Download Cognitive Foundations of Grammar by Bernd Heine PDF

By Bernd Heine

The most functionality of language is to show that means. for this reason, argues Bernd Heine in those pages, the query of why language is based how it is needs to to begin with be responded as regards to this functionality. Linguistic motives provided when it comes to different exponents of language constitution (for instance, syntax) tend to spotlight peripheral or epi-phenomenal--rather than central--characteristics of language constitution. Heine offers an excellent introductory therapy of the ways that language constitution (that is, grammar) and language utilization could be defined on the subject of the techniques underlying human conceptualization and communication.Exploring a space of linguistics that has constructed just recently and is quickly increasing, Cognitive Foundations of Grammar will entice scholars of linguistics, psychology, and anthropology, particularly these attracted to grammaticalization processess.

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4. Why are cardinal numerals treated morphosyntactically as having both nominal and adjectival properties? 5. In the same vein, why is it that lower numerals are likely to have many characteristics in common with adjectives, while higher numerals tend to be more nounlike? 6. , 'plus') in complex numerals frequently resemble function words used for the expression of either accompaniment ('with') or superessive location ('on, upon'; see Greenberg 1978c:265; Hurford 1987:237)? We have answered these questions over the course of this chapter.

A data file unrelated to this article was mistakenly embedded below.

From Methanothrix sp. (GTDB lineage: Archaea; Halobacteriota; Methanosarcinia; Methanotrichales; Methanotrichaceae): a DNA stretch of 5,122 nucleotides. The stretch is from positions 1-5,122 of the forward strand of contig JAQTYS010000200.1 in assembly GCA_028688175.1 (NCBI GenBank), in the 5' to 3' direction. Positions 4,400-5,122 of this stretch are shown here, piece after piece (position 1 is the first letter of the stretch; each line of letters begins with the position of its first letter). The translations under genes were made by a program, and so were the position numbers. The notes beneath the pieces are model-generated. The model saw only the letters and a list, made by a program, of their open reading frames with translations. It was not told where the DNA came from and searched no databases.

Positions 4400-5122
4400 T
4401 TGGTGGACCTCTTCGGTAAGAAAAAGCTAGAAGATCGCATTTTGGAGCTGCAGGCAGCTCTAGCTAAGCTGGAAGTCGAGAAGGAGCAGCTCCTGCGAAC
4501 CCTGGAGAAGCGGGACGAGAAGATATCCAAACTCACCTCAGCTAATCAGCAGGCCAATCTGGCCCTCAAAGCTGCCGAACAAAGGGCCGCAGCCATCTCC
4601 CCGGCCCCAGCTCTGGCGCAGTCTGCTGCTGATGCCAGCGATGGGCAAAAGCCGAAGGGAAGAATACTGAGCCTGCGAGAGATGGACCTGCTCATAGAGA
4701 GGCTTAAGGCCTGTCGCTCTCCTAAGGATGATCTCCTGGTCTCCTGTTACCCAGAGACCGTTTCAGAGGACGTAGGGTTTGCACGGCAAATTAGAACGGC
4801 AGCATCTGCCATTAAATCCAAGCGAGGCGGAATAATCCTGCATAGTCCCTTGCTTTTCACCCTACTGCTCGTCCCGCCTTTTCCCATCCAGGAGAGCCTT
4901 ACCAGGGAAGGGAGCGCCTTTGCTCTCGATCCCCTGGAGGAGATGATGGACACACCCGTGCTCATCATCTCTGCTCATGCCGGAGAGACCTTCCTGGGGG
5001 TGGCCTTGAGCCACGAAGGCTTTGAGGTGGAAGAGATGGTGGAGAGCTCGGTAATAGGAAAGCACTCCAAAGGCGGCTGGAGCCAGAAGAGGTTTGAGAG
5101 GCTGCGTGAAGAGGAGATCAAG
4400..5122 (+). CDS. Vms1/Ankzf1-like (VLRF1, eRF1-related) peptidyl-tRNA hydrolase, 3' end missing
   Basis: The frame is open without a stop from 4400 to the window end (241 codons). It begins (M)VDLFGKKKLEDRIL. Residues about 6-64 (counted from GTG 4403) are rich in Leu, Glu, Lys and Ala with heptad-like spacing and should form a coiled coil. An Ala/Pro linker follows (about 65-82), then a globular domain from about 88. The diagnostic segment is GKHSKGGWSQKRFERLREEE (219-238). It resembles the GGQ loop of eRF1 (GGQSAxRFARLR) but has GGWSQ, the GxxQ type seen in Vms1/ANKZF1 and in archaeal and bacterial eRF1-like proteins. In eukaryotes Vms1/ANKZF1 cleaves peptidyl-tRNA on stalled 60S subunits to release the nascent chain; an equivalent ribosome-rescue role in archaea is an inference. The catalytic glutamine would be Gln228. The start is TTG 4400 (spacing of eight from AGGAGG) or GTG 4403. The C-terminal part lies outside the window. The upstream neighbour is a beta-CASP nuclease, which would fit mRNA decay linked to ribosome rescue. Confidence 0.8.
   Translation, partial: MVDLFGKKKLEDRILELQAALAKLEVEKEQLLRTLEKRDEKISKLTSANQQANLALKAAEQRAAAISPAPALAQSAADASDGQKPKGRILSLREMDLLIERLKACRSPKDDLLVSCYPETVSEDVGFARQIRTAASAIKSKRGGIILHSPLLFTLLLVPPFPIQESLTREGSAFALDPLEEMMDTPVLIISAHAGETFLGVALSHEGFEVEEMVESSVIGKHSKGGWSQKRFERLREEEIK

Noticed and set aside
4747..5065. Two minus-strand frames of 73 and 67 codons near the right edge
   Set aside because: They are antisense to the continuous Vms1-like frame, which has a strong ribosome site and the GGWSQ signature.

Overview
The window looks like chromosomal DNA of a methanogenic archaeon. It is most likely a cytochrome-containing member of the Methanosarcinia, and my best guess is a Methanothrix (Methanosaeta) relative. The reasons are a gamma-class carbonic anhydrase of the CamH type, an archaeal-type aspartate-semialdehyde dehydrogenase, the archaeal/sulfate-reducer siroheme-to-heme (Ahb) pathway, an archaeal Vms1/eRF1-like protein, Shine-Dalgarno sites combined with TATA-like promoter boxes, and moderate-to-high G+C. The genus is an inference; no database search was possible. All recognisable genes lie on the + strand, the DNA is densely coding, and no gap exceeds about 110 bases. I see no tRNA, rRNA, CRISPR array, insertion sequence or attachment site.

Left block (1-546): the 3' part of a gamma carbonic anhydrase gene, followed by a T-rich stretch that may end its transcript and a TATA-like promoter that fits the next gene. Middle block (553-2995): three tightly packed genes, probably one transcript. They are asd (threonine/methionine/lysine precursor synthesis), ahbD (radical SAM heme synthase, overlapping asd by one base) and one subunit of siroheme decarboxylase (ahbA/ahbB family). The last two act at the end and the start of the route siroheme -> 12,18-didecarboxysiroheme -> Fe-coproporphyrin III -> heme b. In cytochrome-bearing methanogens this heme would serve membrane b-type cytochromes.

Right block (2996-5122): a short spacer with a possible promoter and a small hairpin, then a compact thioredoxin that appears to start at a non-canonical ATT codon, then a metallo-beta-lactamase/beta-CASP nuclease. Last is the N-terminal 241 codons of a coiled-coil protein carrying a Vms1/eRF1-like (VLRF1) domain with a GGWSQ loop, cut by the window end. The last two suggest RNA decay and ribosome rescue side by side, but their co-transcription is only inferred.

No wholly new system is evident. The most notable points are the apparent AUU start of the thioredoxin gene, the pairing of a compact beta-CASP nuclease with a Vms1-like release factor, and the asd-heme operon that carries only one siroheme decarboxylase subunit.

Ir-kon 'house'. The number '20' is located in the intersection of the two systems—that is, it has two contrasting expressions, as can be seen in (3). PL 2 Eastern Pomo of California has a vigesimal system. But there appear to be no expressions relating to the body-part model; rather, '20' is expressed as xai-di-lema-tek 'a full stick' and multiples of '20' are referred to as so many 'sticks' (Farris 1990:179). In the Balese language of eastern Zaire, the number value ' 100' marks the intersection between the two contrasting systems (Vorbichler 1965:94-6).

2 Variation In spite of the ubiquity of the body-part model in the creation of numeral systems, we also find structures that suggest alternative models. While the patterns sketched in the preceding section appear to be statistically predominant in the languages of the world, we nevertheless find numerals, or even entire numeral systems, that cannot be explained with reference to the body-part model. Such systems may have any of the numerals '3', '4', '6', or '9' as their base and, accordingly, may be called ternary, quaternary, senary, and nonary systems, respectively.

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